BBC News Online looks at Iraq's Kurdish minority and its political parties, as part of a guide to the key players in post-Saddam Iraq.
Iraq's Kurdish minority, based mainly in the north of the country, has been pushing to maintain the level of autonomy it enjoyed during the later years of Saddam Hussein's rule.
Kurds suffered under Saddam Hussein and celebrated his fall
After suffering persecution and ethnic cleansing under the former leader in the 1980s, the Kurds experienced something of a golden age in the 1990s, protected by a US and UK no-fly zone.
Ahead of the US-led invasion of Iraq in March 2003, the two main Kurdish parties, the KDP and PUK put aside long-standing rivalries to create a joint leadership under their leaders, Massoud Barzani and Jalal Talabani.
Both were later appointed to the Iraqi Governing Council, together with three other Kurds.
Many ordinary Kurds long for full independence and have a signed a petition calling for a referendum on succession.
But their leaders have made it clear that they will seek only autonomy within a united Iraq.
The Kurds, who make up 15-20% of Iraq's population, gained political ground with the signing of the interim constitution in March 2004.
Despite Shia objections, the document contained provisions for a federal state and would effectively have given the Kurds a veto on a permanent constitution to be drawn up by an elected assembly.
The Kurds are reluctant to disband the peshmerga militias
But senior Shia cleric Ayatollah Sistani has continued to oppose the constitution and it is not mentioned in the draft UN resolution which sets out the terms for the 30 June handover of power.
The Kurds have the largest ethnic army in Iraq, the Peshmerga, who fought against Saddam Hussein for many years and also worked alongside US forces during the 2003 war.
Some of the fighters have switched to become members of the new Iraqi Civil Defense Force.
But, despite coalition calls for all militias to be disbanded, the Kurds are resistant to giving up the entire force and with it their means of defending their autonomy.
The oil-rich, disputed city of Kirkuk, home to Kurds, Arabs and Turkmen, has been relatively peaceful but remains potentially explosive.
Kurdish fighters entered the city to reclaim it from Saddam Hussein's regime at the end of the war, but were swiftly forced out by US troops after pressure from Turkey.
KURDISH LEADERS AND PARTIES
Masoud Barzani, KDP
The Kurdistan Democratic Party (KDP) has remained a dominant force in Iraqi Kurdish politics for more than half a century.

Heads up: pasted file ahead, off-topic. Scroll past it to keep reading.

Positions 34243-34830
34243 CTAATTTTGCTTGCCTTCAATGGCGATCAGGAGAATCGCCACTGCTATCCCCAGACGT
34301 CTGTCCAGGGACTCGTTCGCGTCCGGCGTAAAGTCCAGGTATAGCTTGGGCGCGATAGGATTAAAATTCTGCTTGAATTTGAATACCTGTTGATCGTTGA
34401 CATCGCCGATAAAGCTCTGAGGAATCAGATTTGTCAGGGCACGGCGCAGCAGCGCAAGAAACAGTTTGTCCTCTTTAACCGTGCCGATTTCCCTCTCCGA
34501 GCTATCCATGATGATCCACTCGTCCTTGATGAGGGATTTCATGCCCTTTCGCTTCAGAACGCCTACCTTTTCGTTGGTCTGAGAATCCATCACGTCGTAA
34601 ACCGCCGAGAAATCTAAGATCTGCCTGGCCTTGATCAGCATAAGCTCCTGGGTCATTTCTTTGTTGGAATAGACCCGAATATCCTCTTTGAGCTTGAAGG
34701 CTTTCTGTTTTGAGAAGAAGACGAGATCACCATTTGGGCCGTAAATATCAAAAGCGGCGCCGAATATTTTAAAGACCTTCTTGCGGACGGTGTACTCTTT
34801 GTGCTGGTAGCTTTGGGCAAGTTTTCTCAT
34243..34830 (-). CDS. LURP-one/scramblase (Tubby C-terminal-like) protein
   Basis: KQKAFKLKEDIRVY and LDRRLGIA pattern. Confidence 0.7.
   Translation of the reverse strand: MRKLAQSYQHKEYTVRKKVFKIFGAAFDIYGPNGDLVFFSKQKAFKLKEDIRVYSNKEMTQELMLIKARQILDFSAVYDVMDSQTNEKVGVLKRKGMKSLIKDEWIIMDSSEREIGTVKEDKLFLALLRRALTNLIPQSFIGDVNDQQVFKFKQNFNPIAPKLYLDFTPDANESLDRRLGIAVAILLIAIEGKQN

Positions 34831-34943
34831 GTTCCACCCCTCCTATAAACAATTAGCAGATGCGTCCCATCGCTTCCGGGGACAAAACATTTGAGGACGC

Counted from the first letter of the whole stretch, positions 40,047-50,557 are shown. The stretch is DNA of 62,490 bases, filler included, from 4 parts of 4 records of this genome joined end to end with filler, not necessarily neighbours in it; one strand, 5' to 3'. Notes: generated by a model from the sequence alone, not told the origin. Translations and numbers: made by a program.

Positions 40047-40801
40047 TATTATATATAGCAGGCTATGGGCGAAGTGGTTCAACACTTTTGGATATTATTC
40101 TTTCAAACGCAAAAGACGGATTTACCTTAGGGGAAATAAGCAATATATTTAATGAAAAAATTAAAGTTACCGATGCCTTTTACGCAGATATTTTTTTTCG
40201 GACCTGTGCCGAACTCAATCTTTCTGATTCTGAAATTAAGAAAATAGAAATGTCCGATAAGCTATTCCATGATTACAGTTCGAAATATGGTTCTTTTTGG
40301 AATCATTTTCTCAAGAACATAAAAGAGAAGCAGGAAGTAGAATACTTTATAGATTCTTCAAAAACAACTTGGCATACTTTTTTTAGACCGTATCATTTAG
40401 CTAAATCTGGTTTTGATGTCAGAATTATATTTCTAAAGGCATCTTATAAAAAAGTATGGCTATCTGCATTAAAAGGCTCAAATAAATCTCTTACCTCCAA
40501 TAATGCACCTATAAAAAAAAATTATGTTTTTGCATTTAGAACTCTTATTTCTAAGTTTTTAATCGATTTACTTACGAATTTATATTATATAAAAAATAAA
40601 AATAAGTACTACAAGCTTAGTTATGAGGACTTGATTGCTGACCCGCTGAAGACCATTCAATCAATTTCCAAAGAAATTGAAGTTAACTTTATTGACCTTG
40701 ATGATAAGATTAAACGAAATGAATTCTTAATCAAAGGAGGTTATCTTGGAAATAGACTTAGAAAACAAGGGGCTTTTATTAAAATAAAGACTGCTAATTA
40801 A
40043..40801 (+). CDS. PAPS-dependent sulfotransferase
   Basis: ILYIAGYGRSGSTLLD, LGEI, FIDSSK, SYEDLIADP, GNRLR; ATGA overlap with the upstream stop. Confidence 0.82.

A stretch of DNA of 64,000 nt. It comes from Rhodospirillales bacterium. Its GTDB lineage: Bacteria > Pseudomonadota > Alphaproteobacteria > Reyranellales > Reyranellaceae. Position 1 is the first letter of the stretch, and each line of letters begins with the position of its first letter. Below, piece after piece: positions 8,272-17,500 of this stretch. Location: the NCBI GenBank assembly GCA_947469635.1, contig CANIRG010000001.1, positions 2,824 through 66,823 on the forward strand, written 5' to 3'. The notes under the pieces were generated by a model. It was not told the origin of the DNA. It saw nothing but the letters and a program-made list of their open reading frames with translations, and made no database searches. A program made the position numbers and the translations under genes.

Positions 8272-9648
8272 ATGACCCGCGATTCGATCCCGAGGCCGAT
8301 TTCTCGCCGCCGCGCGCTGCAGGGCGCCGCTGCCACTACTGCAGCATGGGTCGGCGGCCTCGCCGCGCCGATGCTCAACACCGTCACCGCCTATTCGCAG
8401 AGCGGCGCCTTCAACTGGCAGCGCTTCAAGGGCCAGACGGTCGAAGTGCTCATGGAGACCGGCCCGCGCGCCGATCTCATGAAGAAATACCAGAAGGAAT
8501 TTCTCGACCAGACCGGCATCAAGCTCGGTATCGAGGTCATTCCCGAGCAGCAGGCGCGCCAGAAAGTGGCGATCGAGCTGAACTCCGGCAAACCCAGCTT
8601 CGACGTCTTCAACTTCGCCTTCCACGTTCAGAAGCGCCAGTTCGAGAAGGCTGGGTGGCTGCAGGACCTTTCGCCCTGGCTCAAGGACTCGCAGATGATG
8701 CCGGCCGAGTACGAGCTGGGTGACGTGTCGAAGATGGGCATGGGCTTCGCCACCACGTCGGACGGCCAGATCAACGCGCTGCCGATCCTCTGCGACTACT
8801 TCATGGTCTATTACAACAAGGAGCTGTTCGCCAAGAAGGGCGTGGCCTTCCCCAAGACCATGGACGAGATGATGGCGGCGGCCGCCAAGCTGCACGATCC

Masoud Barzani has lead the KDP for decades
Since the death of his father Mullah Mustafa in 1979, Massoud Barzani has led the KDP through decades of conflict with the Iraqi central government and with local rivals, the Patriotic Union of Kurdistan (PUK).
The KDP commands tens of thousands of armed militia fighters, known as peshmerga, and controls a large area of north-western Iraq.
Mr Barzani was a member of the Iraqi Governing Council.
Jalal Talabani, PUK
Under the command of the veteran Kurdish leader Jalal Talabani, the PUK has created militia forces and a party organisation to rival the traditionally dominant Kurdistan Democratic Party (KDP).
PUK leader Jalal Talabani (left) sat on the Governing Council
The PUK, founded in June 1975, now claims to be a modern, social-democratic party with a membership of nearly 150,000. The party's literature says the PUK was founded in order to "rebuild and redirect Kurdish society along modern and democratic lines".
Mr Talabani was a member of the Iraqi Governing Council.
Kurdish Islamic Union
The Kurdish Islamic Union, also known as Yekgirtu, is the largest Islamic organisation in Iraqi Kurdistan.
The party was formally established in 1994 and is said to be connected to the Muslim Brotherhood, a moderate Sunni party well established in the Middle East.
The group's leaders fought the 1992 legislative elections in Kurdish-controlled Iraq, winning third place behind the KDP and PUK.
The party is currently led by Secretary-General Sheikh Salah al-Din Muhammad Baha al-Din, who represents it on the Iraqi Governing Council.
The party is supported mainly by donations from Saudi Islamic organisations, and is said to support the creation of an Islamic state which respects the rights of the Kurds.
Most Kurds are Sunni Muslim and although Kurdish society is usually considered more liberal than the rest of Iraq, Islamist parties made big gains in Iraqi Kurdistan during the 1990s.